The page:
A picture tells a thousand words

Cleome_100113-1010700
This gorgeous flower above is a Cleome … an amazing plant which also has thorns up its stem .. not one to handle without gloves. I have it in my garden as it is not only enjoyed by the bees, but it acts as a ‘trap crop’ for the green shield beetle which adores it. They flock to the plant leaving my tomatoes alone. The really good news is that I can grab them easily from here and drop them into a bucket of soapy water!

What is happening in our garden?

So what is happening in the Bonner garden? Lots actually. We have had some seriously hot weather lately … very different to last summer. In saying that, we have also had a couple of super windy days this week and yes my beans got hammered.

We have finally hauled out all the garlic and what a stunning crop. Amazing! It is happily drying in the garage. The leeks got hoisted out as they had gone woody and sadly my red onions had to exit the bed as some were starting to rot. Still got a super crop mind you.

So after removal, the bed was prepared for the next planting. Well rotted horse manure, planting mix, liberal lashings of rok solid (seaweed fert with basalt rock), wood ash and coffee grounds.
Into the bed went, habanero, geranium, salvia, parsley, celery, spinach, beetroot, sage, and more chili plants – called Fire. At the very end of the bed next to the sage I broadcast a mix of carrot -Touchon, Mini sweet and a purple heirloom variety, spring onions and radish .. plus a row of Welsh bunching onions. I used sand as the medium and then used a block of wood to firm down the seeds once cast. The important thing here is that the soil needs to be friable to allow the carrots to grow unheeded or they tend to grow deformed … hence the addition of the radishes. They are quick to germinate and while growing help to break up the soil. The other thing to remember is don’t use fresh manure, it needs to be aged or again your carrots may grow forked.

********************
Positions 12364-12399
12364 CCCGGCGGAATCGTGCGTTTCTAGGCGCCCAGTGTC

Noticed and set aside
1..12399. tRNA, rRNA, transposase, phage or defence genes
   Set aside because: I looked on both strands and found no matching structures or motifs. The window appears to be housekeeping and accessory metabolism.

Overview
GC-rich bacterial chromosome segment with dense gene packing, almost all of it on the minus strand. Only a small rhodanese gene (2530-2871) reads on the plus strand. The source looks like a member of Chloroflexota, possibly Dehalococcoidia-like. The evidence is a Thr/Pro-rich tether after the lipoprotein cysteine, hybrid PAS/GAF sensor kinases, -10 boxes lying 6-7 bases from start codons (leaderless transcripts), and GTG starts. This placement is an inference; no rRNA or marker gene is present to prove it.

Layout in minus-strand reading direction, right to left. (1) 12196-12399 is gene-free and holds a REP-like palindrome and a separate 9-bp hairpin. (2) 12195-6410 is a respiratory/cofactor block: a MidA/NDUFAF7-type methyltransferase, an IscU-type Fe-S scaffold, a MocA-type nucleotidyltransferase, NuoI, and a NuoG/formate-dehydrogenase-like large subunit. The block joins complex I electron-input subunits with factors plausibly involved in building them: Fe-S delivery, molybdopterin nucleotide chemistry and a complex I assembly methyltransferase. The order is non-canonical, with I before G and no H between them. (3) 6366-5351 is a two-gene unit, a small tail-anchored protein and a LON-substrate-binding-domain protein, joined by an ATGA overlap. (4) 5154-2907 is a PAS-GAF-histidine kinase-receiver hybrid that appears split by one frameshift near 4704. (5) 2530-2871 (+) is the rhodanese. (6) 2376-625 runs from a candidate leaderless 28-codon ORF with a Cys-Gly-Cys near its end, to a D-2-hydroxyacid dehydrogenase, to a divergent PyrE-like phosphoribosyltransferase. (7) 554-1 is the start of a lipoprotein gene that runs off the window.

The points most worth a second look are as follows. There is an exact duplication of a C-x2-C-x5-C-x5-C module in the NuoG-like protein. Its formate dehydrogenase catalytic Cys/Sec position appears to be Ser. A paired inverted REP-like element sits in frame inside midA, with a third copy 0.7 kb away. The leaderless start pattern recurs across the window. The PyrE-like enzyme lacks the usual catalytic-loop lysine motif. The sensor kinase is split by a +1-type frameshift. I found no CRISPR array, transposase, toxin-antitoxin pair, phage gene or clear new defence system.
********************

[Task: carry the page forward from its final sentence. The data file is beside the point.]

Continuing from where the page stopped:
We have finally finished removing the garlic … so this space is now full of capsicum (Banana and Tequila varieties) and loads of other chili, geranium, salvia and a self seeded borage which I know is going to become a nuisance. Lots of mulch, close planting as chili likes it warm … it also loves being planted with geranium!

I mentioned before Christmas about the arrival of our hives and yes I was the one behind the camera. It amazed me how sedate they were … just not interested in us at all. Can’t really say I blame them.
The apiarist Ricki said that they smell fear which I guess means you may be more likely to get stung.
Good news? No stings and I even got to see the Queen bee!

Bees2_100113-1010648

 

Loads of colour ...

Loads of colour …

 

I always plant flowers in my garden. Why? Because I like colour … love it and so do the insects, good and bad mind you. Flowering plants can often be good companions too. The geranium here is one that I propagated a few years back, chili loves growing with it which is probably why I poked in a couple of pepper plants. Also sharing the used wine barrel is a self seeded foxglove. I just can’t pull things out!

Zinnia_100113-1010689

Zinnia, calendula and cleome growing with toms, spinach, sorrel and a host of other plants

Teddy bear

Teddy bear

This is a such a special plant. It is happily growing in one of my raised beds, a dwarf sunflower. The splash of purple next door is Painted sage …

Oh forgot to mention we ate our very first cucumber last week – Marketmore. Delicious!
That’s it from me. Happy gardening, and I promise to get back to regular posting too!

 

2 thoughts

  1. Fantastic blog Jules. I loved the Damson jam Bill made looking forward to receiving my jar soon with the peaches.

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